By widely publicizing the contact number for the station, the station is also looking to increase participation from audiences, particularly so that those without smart phones (about half of the UK) can contribute to their favorite shows while on the move. Axel pointed out the notices displayed in the DJ booth and around the station, which explain how audiences can contact the show. These notices serve as a reminder for DJs that they must remind audiences of ways they can participate and interact, and Axel stressed the importance of repeating the number throughout the show (not just the beginning and end).

It is especially important for community stations to be able to learn about their audience so that they can tailor their programming towards their listeners’ concerns. The station manager at Cambridge 105 is interested in analytics around interaction. Being a digital form of communication, SMS is a great way to monitor this and offer metrics to advertisers. Advertising is important for the survival of Cambridge 105 who offer local sponsorship packages targeted to a potential audience of 150,000 Cambridge based customers, making it an effective marketing medium. Moreover audiences don’t feel advertising is an invasion as messages more likely to be targeted to their local needs.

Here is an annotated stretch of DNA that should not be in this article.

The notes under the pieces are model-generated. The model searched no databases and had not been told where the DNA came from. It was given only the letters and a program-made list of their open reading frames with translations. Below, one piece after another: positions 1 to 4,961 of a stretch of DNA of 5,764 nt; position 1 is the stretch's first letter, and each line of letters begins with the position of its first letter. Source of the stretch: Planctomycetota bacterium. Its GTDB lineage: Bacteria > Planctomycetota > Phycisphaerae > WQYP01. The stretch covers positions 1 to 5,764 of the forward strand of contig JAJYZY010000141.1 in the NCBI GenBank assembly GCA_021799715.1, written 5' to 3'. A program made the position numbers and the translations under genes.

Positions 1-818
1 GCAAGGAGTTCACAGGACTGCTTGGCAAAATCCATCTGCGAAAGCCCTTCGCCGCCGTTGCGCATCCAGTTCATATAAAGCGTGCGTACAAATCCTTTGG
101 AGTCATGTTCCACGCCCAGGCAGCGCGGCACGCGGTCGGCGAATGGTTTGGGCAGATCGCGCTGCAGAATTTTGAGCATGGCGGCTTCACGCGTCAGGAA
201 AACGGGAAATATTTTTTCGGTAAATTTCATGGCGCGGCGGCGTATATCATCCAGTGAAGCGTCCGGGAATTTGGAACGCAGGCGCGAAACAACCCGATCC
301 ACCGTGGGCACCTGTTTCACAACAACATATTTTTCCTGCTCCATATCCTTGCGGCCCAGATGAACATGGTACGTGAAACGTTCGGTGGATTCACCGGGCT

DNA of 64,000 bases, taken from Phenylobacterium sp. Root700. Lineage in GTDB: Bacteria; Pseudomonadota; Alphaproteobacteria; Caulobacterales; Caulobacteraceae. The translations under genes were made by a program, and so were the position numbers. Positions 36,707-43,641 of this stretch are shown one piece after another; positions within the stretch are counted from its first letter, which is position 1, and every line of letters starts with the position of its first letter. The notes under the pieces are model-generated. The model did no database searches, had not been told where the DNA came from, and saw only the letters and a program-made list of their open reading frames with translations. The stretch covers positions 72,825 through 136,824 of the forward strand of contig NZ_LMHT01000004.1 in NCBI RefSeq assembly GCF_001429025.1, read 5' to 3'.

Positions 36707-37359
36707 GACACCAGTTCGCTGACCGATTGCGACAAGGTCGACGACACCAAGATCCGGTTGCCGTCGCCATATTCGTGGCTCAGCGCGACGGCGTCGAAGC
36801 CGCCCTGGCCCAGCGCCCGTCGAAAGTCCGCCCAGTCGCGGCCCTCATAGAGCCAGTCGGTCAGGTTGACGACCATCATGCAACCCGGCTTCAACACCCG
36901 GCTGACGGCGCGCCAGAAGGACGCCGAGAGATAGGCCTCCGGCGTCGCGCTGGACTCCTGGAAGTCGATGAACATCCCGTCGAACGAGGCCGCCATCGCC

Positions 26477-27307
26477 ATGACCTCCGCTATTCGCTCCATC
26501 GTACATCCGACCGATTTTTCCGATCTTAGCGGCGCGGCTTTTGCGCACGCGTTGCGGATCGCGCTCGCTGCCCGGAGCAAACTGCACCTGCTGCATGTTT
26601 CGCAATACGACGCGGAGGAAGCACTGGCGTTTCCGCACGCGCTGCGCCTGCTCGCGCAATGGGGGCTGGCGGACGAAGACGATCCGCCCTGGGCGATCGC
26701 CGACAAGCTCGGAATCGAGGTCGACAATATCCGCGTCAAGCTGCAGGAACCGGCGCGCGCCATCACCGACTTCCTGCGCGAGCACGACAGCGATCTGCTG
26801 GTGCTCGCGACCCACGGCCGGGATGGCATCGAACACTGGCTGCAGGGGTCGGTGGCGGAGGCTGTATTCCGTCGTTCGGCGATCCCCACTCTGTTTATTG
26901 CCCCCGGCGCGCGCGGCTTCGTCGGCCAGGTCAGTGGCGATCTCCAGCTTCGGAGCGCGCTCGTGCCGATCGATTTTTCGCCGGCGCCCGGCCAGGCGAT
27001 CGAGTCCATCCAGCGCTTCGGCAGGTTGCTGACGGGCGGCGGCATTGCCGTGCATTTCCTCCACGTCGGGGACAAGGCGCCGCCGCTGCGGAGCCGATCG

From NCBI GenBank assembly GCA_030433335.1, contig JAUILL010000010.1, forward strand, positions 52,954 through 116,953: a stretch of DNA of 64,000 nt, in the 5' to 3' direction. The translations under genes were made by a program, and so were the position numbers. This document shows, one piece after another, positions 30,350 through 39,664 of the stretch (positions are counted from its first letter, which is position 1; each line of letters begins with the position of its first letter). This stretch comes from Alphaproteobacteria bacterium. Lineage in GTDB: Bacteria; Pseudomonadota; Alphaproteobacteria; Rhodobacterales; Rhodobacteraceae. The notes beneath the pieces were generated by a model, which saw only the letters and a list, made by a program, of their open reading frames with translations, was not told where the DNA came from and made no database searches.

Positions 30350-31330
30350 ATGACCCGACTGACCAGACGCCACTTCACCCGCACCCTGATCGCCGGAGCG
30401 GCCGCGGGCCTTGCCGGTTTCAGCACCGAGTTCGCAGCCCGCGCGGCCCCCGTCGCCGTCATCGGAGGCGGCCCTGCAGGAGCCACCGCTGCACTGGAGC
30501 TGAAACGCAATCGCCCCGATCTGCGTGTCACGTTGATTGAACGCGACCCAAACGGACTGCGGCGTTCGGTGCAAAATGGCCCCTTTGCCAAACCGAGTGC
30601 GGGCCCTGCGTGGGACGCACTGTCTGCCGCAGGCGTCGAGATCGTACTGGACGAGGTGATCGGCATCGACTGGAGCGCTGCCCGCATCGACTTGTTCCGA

Axel observed that FrontlineSMS software offers both a flexible back end which can be customized for their specific needs, while also permitting presenters to collect useful feedback and information from their audience in a simple and unobtrusive format. You can find Cambridge 105 at and even listen online.

If you’re using Frontline as part of your programming, we’d love to hear from you on

FrontlineSMS used for Inclusive Arts Project in UK

FrontlineSMS really is used all across the world. It is not only used in economically developing countries, but can be used as a tool to connect people in many different contexts. An example of this is the use of our software by interactive arts trio, Invisible Flock. Here Ben Eaton, lead creative at Invisible Flock discusses the way FrontlineSMS is used:

Here at Invisible Flock we make large scale interactive work that ranges from public art, to games, to digital work. We are based in the UK, and at the heart of all that we do is the desire to empower our audiences through participation.